We had an underground passage. The Russians blew it up. According to the people who were here, they blew it up twice. Huge boulders came flying towards our house. Some of the windows fell out, along with the bricks. There were no entrance doors, and the wall was damaged inside the house. The broken roof moved down by 15 centimeters and damaged the wall. The barn was almost destroyed. Some posts stuck out, but no roof and no walls. There laid a block that demolished everything. We just made repairs in the house; the suspended ceiling was hung on the 23rd and the 24th [Russia attacked on 24 February] … Probably, it should have been so. Thanks to the volunteers and the Red Cross for helping. Something was restored, but ... You see, we fixed the shed with what we could. There is no slate on the roof; we covered it with a tarp so it would not drip.

They drove a tank or an armored personnel carrier into the underpass because the caterpillars from the tank were lying around.

They drove a tank or an armored personnel carrier into the underpass because the caterpillars from the tank were lying around. They stuffed it with explosives and blew it up. It flew in all directions. Our fence was demolished; we have already installed a new one. It seems that a rocket hit a neighbor’s house. Shells did not hit our house, but we had enough trouble from the blast wave.

A car was parked along the road: they shot it, as I understand it. The woman had a broken collarbone. She was in the cellar with the others, and her husband was dead in the car. The Russians did not allow her to bury him. What happened next, I don’t know. As for looting, I can’t say that we have lost something. The husband checked, and everything seemed to be in place. But many others had things stolen.

When it all started, did you think about evacuation?

Me — not.


Where would I place my cats and dogs? No, I didn’t think about leaving. And since I stayed, so did my family. But it so happened that I left for a day, and they stayed here alone. Before that, everything was fine. A couple of times, I went to work and back. Well, yes, it thundered, they flew to Kyiv, but we did not think they would come here. No, we didn’t.

How many houses were destroyed in Zalissia?

Let’s say 99%. Everyone had some damage! Either complete or partial, but it affected everyone. It thundered every day. Usually in the morning, sometimes in the evening.

What are you planning to do next?

Plans for the future… First of all, for all this to end. And then, little by little, slowly, everything will return. We don’t count on much or think ahead because we look and see nothing good every day. The news is very disappointing. We wish there were no war. Everything else will work somehow.

We returned here on 10 April; we were permitted to return and arrived on the first day. Horror! Horror! Everything here was covered with slates and bricks! Windows, roofing material ... Horror!

Has your attitude towards Russians changed?

Yes, very much so. I am a mother, and my daughter will be 26. What can I say ... You listen to their speeches, and it is impossible to understand these people. Very difficult! Why did they come here and send their children to their deaths? They know that many children died on our side and theirs. Everything would’ve been much better if they didn’t come here. Their mothers... I recently watched a video of a Russian woman who said she had two daughters and four sons. “I sent four sons, but I will give birth to more.” They have no brains.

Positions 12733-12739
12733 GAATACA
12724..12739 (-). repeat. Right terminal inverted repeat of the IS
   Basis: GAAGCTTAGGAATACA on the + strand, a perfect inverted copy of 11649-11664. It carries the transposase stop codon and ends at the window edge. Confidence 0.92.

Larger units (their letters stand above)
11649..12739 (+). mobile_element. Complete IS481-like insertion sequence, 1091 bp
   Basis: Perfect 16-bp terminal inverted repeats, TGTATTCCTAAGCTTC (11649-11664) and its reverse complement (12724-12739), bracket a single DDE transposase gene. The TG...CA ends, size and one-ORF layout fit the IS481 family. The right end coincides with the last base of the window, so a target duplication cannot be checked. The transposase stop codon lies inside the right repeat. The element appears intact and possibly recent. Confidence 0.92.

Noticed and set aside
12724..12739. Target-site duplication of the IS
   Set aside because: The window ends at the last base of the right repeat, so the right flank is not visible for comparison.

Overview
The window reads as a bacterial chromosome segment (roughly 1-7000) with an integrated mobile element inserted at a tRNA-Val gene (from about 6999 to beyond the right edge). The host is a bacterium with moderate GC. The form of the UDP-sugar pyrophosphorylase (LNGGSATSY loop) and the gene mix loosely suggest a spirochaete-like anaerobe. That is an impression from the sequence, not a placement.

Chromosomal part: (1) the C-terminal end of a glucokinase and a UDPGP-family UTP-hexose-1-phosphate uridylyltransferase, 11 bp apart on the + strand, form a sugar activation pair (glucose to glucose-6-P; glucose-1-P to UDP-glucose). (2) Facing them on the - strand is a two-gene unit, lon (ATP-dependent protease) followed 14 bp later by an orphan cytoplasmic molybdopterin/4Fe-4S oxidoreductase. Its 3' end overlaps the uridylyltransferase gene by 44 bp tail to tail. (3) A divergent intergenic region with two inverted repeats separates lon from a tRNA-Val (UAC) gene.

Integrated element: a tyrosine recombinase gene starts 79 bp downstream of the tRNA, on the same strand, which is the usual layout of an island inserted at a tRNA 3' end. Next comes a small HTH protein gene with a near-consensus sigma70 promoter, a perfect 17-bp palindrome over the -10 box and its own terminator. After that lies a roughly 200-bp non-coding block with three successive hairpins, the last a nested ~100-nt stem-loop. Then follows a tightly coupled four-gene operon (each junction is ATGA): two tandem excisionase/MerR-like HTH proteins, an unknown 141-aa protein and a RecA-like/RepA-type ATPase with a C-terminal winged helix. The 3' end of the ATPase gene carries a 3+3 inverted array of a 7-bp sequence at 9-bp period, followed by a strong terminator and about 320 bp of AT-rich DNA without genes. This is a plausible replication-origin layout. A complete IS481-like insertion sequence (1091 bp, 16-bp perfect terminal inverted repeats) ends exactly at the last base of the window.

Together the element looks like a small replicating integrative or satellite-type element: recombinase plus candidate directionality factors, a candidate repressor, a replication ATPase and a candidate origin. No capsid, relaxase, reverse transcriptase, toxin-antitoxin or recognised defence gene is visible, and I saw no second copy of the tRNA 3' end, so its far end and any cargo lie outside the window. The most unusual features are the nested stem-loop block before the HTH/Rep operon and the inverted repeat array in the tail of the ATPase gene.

Collective responsibility! It would be better if those troops went to Red Square. It would be better if they were killed there instead of coming here. Don’t come to us, don’t kill innocent children. Kill yours to understand what it’s like. My heart aches for peaceful people and children. How many of us have died! It’s hard. And the Russians — it’s like talking to a brick wall. People don’t realize that this is the war they provoked. Maybe someone controls them — I don’t know... I have many thoughts, and they are mine. Many people may not like them.

This publication is made possible by the generous support of the American people through the United States Agency for International Development (USAID) under the Human Rights in Action Program, run by the Ukrainian Helsinki Group on Human Rights (UHSHR).

The views and opinions expressed in this publication do not necessarily reflect the views of USAID, the US Government, or UHSHR. The authors and KHPG are solely responsible for the content of this article.

USAID is one of the world's leading development agencies facilitating the end of extreme poverty and supporting the movement of recipient countries to self-reliance and resilience. USAID also contributes to the national security and economic well-being of the United States. Its activity is a manifestation of the philanthropy of the American people. USAID has been partnering with Ukraine since 1992: during this time, the agency's total assistance to Ukraine amounted to more than 3 billion US dollars. USAID's current strategic priorities in Ukraine include strengthening democracy and good governance, promoting economic development and energy security, improving health systems, and reducing the impact of conflict in the eastern regions. For more information about USAID's activities, please contact the Public Relations Department of the USAID Mission in Ukraine at tel. (+38 044) 521-57-53. We also invite you to visit their website: or the Facebook page: